Will past drug use prevent you from becoming a cop in prison?

Robyn Reichel asked a question: Will past drug use prevent you from becoming a cop in prison?
Asked By: Robyn Reichel
Date created: Thu, Jun 24, 2021 4:17 PM

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Those who are looking for an answer to the question «Will past drug use prevent you from becoming a cop in prison?» often ask the following questions:

❔ Will past drug use prevent you from becoming a cop?

People with substance use in their history, however, have to be realistic about the possibility of becoming a police officer. Chances are that if a person has an extensive history of using hard drugs over an extended period of time, has used illegal drug s or recently or has been involved in the sale or distributions of illegal drugs, they will not obtain employment in a major municipal police department.

❔ Will my past drug use prevent me from becoming a cop?

If you have drug use in your history, you might have to wait to apply and get police training. Many departments are OK with past drug use if you can show that you have changed your ways -- that is, if a significant amount of time, usually two to three years, has passed since you participated in any drug-related activity.

❔ Will past drug use prevent you from becoming a cop in california?

In most of the cases the requirement is that the candidate has not had any drug use for the past two or three years and in most departments any prior drug abuse may be a disqualifier. Some departments do not disqualify applicants for some experimental use. That use only applies to certain drugs and during a certain time frame in that persons past.

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Drug offenses will disqualify you regardless whether they were felonies or misdemeanors; failing a drug test during your application will keep you from further consideration, too. Undocumented...

Most departments. Illicit use of any drug, excluding alcohol, within the last 3 to 4 years and sale of any illicit drug, ever are both usually DQs. Each department is different. They also test differently. My old, very large, department does a hai...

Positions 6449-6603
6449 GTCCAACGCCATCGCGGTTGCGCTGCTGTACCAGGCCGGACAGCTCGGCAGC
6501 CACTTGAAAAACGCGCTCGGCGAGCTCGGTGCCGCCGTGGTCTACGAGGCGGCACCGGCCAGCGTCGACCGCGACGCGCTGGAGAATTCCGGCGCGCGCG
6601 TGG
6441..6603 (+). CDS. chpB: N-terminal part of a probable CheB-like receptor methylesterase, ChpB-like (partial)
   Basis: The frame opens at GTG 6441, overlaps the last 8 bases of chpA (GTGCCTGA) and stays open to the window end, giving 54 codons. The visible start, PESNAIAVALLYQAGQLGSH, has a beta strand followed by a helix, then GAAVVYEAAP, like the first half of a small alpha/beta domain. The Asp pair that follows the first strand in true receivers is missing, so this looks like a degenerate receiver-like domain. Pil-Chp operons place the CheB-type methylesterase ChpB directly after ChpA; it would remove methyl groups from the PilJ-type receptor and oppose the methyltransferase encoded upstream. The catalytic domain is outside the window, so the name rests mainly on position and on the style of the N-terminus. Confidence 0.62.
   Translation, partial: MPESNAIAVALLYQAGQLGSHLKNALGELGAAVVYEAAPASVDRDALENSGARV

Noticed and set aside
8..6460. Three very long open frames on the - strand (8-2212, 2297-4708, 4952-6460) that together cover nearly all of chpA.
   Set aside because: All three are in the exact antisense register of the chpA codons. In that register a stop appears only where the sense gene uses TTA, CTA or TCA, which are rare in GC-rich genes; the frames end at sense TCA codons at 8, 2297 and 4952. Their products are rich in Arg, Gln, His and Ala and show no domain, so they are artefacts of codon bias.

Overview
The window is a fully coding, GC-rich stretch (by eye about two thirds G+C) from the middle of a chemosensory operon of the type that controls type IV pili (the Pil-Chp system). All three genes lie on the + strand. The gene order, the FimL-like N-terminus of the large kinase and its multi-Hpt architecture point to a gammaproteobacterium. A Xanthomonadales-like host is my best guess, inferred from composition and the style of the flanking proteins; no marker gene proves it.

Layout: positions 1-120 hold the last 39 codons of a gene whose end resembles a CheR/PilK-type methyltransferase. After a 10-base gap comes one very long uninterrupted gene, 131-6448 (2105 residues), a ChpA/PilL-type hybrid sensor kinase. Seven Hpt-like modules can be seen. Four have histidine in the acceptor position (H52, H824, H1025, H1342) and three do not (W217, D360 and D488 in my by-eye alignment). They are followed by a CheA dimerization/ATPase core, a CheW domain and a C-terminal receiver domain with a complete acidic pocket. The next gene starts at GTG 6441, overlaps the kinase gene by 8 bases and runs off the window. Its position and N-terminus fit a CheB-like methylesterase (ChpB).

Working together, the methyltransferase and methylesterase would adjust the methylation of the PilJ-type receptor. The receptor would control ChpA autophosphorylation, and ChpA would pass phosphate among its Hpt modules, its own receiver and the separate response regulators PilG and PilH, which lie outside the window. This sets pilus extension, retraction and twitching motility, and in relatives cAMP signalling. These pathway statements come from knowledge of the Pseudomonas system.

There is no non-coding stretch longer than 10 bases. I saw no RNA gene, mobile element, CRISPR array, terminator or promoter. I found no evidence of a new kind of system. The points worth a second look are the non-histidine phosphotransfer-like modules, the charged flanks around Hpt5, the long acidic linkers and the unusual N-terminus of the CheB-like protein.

People with substance use in their history, however, have to be realistic about the possibility of becoming a police officer. Chances are that if a person has an extensive history of using hard drugs over an extended period of time, has used illegal drug s or recently or has been involved in the sale or distributions of illegal drugs, they will not obtain employment in a major municipal police department.

Most agencies remove candidates who has used drugs such as cocaine, hallucinogens, modern designer drugs, heroin, etc. In most of the cases the requirement is that the candidate has not had any drug use for the past two or three years and in most departments any prior drug abuse may be a disqualifier. Some departments do not disqualify applicants for some experimental use. That use only applies to certain drugs and during a certain time frame in that persons past.

Past drug use does not always automatically disqualify you from becoming a police officer, but you should expect drug use to be a topic in your interview and through the hiring process. No matter what department to which you apply, it is always best to be honest about what you have done -- lying to the department does not look good under any circumstances.

Subject: Will my past drug use prevent me from becoming a cop? Sat Oct 03, 2009 6:41 pm I smoked pot about 35 times my senior year of high school and I took one hydrocodone.

There are some of the things which will not let you become an police officer. Here is a list of top police background investigation disqualifiers that agencies look for when hiring a new law enforcement officer. Felony convictions; Serious misdemeanors; Current drug use or past drug abuse; Dishonorable discharge from the military service; Poor credit history

But here are some selection standards for drugs other than marijuana: Applicants must have not used cocaine or crack in the past 10 years. Applicants must have not used club drugs such as ecstasy...

-----Original Message----- From: Mike Sent: Wednesday, January 05, 2011 11:31 PM To: [email protected] Subject: Becoming a cop with a past drug history

Former prisoners who have been out of jail for two weeks or less are also 129 times more likely than the general population to experience a fatal drug overdose. Completing drug rehab is a proven method for overcoming substance use disorders and reducing recidivism. In-prison treatment combined with aftercare services can also reduce recidivism rates.

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